About Virk I

Virk I is a 4 DOF mini scara desktop robot targeted to education and hobbyists. It’s a quality, robust, neat and cute robot, designed, machined and assembled in our workshop. It was fully functional by the end of 2019.

Main features are:

  • Clean design thanks to its hollow axis rotary joints
  • Wooden, slim structure
  • Precision cnc machined parts, hand finished
  • Harmless and will not break if stopped or moved by hand
  • Compact and easy to carry
  • Open design (understandable drawings pending, will send messy drafts by request)


There are just one working unit at this moment, and eight more being finished. You can buy Virk I HERE.

If you wish more information, just send an email to igarrido@automaticartisan.com. Check lastest blog entry about Virk I HERE.


  • Australian blackwood body (mostly).
  • Motors: Nema 17  stepper on rotay joints, Nema 11 stepper on z axis and wrist
  • Full extended range: 293mm (from shoulder axis to end center)
  • Z-travel: 70mm
  • Weight: (pending)
  • Z axis slide: 8mm linear rails
  • HTD3m timing  belt on rotary joints
  • 8mm pitch leadscrew on Z
  • Homing switches
  • Servo gripper
  • RAMPS 1.4 electronics – Marlin driven (modified vesion)
  • CV (computer visión) enabled through Python/OpenCV app.


Hollow Axis Rotary Joint


One of the most interesting part of this robot is our precision hollow axis rotary joint. Being hollow axis means that the wires can go hidden and not be a mess as in other designs.

This joint has three bearings inside: two trust bearings and one deep groove, thin bearing. It has three acetal parts and one PVC mount base. Also, there’s a custom made timing pulley attached to the rotating part of the joint.



  • ¿Could be used to engrave? I don’t think so. This arm has enough power to move itself and lift small things, but lower enough so it can’t damage itself or the user. Engraving requires more stiffness and power.
  • ¿Could be adapted for 3D printing? Maybe, but I guess this will not be practical. Belt transmission and arm mass add some “spring effect” on every movement, so the faster, the less precise. That is, of course, just theory.
  • ¿How much precision can you get from this? Repeatability tests are pending. Rotary joints are very precise, but final precision depends on a lot of factors: calibration, proper belt tension, load, belt fit, total stiffness, etc. Anyway I guess it will be precise enough to be a useful as learning tool and to give fun to robot lovers.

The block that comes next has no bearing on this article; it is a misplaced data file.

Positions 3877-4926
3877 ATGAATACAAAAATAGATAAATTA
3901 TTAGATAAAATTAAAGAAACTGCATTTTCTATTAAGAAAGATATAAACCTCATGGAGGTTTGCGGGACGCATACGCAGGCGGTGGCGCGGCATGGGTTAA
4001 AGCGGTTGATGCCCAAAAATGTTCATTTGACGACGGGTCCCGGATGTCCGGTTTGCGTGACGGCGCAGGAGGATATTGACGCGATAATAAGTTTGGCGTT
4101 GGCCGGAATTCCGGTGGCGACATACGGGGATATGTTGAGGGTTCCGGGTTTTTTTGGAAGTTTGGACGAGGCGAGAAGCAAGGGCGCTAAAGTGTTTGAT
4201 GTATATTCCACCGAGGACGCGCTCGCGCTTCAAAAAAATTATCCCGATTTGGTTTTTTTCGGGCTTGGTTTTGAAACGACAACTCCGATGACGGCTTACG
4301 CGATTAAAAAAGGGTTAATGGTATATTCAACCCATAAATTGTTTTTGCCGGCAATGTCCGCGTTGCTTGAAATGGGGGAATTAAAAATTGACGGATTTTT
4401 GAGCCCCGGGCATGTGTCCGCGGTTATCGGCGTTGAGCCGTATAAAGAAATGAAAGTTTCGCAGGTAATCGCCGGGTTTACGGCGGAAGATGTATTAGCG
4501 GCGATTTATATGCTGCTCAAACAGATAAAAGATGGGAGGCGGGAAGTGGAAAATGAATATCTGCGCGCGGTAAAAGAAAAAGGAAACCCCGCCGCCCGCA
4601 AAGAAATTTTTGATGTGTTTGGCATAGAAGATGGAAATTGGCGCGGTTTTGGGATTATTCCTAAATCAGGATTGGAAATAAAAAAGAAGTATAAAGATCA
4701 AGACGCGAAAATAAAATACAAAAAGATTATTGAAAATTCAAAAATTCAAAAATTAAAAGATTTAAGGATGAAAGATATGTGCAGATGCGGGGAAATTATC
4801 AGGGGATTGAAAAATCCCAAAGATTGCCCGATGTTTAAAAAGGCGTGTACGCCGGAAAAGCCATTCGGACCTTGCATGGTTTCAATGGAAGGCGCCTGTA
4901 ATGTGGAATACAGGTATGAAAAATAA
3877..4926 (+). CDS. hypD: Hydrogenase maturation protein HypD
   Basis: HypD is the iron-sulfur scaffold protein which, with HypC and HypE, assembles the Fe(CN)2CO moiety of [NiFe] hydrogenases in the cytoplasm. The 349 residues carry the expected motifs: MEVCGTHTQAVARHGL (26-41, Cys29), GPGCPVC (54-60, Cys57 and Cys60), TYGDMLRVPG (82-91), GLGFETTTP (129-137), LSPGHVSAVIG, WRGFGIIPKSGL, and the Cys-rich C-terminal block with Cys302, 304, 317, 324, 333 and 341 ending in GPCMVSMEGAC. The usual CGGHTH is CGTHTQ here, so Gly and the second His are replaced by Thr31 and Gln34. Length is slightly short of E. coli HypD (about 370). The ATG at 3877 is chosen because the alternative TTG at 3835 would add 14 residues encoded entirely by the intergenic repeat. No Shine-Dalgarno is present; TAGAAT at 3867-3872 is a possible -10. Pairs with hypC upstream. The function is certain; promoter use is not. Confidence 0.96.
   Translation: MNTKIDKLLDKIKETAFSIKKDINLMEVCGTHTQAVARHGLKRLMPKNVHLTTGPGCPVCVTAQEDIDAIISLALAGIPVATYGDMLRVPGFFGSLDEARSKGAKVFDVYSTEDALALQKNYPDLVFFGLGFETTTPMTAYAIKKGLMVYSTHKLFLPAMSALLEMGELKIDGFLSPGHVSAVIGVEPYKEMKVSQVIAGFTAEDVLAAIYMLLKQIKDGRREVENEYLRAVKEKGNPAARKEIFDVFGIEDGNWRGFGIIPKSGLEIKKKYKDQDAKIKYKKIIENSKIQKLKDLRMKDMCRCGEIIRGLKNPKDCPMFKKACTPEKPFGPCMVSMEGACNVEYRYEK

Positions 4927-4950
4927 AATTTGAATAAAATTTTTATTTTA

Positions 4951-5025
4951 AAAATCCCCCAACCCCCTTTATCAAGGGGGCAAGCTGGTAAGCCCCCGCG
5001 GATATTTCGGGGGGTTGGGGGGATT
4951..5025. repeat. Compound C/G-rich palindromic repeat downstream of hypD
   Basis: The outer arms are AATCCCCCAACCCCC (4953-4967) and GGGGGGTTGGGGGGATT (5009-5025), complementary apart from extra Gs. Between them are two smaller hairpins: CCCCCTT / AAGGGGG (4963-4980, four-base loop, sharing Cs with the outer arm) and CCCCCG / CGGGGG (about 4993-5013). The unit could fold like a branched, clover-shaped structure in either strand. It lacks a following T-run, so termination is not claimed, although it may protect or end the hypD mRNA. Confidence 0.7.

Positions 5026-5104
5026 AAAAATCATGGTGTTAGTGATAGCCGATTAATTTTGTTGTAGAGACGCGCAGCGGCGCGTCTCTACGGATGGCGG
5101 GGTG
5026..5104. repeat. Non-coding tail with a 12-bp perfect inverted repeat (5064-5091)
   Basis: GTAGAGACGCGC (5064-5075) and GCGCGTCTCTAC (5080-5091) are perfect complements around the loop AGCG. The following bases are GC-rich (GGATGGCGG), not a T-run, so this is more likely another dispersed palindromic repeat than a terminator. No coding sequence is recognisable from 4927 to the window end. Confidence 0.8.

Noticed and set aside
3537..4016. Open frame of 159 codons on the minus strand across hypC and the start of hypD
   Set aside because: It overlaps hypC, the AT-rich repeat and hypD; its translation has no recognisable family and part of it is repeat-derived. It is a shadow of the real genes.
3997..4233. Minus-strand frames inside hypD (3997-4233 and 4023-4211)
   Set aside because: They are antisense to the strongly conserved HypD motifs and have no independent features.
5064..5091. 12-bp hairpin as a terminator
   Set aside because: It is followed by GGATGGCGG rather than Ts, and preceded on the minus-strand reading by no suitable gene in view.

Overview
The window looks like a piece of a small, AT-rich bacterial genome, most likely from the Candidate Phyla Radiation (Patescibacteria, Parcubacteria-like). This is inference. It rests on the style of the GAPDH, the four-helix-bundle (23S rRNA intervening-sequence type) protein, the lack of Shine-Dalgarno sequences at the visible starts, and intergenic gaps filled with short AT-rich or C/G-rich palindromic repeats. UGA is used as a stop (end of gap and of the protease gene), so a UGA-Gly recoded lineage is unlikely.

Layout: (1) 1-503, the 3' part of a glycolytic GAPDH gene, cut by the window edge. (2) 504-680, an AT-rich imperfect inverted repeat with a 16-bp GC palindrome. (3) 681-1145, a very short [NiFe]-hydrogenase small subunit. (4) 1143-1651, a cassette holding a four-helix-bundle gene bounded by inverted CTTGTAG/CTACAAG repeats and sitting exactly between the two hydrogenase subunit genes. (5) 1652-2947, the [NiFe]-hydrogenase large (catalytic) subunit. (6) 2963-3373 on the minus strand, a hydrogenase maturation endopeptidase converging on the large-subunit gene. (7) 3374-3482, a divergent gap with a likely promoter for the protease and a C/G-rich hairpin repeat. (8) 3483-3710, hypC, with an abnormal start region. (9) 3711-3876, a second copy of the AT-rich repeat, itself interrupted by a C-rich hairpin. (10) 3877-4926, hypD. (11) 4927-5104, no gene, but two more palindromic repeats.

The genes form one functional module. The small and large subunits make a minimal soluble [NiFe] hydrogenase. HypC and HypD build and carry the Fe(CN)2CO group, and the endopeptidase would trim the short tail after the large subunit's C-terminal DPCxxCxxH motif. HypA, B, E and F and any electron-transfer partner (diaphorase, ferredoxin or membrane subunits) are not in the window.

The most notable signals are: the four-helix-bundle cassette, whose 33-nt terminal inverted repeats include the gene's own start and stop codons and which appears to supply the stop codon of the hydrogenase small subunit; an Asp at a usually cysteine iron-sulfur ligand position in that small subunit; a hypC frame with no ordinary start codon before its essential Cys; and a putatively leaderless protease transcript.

• ¿Why wood? Because it’s beautiful, cheap, lightweight and easy to work. And because I love wood.
  • ¿What kind of machines and skills I need to make something like this? You can probably do all the parts using a cnc mill or a good cnc router. A manual or cnc lathe will be handy, too. This is not a simple project, and has a lot of parts, so you need to have experience using cnc  machine and be able to grind your own cutting tools. Also. you will need a lot of tools; drills, taps, etc.
  • ¿Could this be 3D printed? Maybe some parts, but not the rotary joints and other precision parts.
  • Will the design be available as open hardware? Yes!. However, make good drawings from my messy drafts will take a lot of effort, so meanwhile I will send drafts by request.
  • Will this be mass produced? Not in the short term, but we are considering to start a kickstarter campaign.
  • Where is your Marlin modified vesión available? Here.



3 Responses

  1. Hi,
    I have on and off followed your project.
    I have written some software that converts Cartesian gCode to SCARA gCode and would work with your machine if using GRBL with no problems.
    The code started out life as a gCode filter for a laser engraver, so it has options to reduce the number of segments.
    Basically, the controller (GRBL or other) does not know your machine is a SCARA.
    I built a simple SCARA prototype to test it so more or less it works.
    I have also modified the GRBL firmware to be more SCARA friendly for the homing process. So I can provide tips for setting up GRBL for your machine.
    Finally I wrote a viewer that models the SCARAs gearing and limits. Always nice to check your design before running it. Especially if the design is out of limits.
    The software is command line driven at the moment (i.e. use a batch file to run it), when I am 100% happy with it I will convert it to GUI and with a built in gCodeSender.
    If you interested, let me know (I am not asking for anything).
    You can have a look at one of my projects if you want to check (https://hackaday.io/project/164066-prototype-scara).

    Regards AlanX

    1. Hello! I’ve checked your project… nice!. As far as I understand Marlin scara implementation works in a similar way: every linear segment is divided into smaller segments, converted to angular through inverse kinematics and then sent to a standard cartesian engine (fooled). In your proyect this convertion is made outside; every way has his pro and cons. Not the best way to deal with scara dynamics but works. And we can always trust on linuxcnc if we really need near perfect movements, speeds and accelerations.

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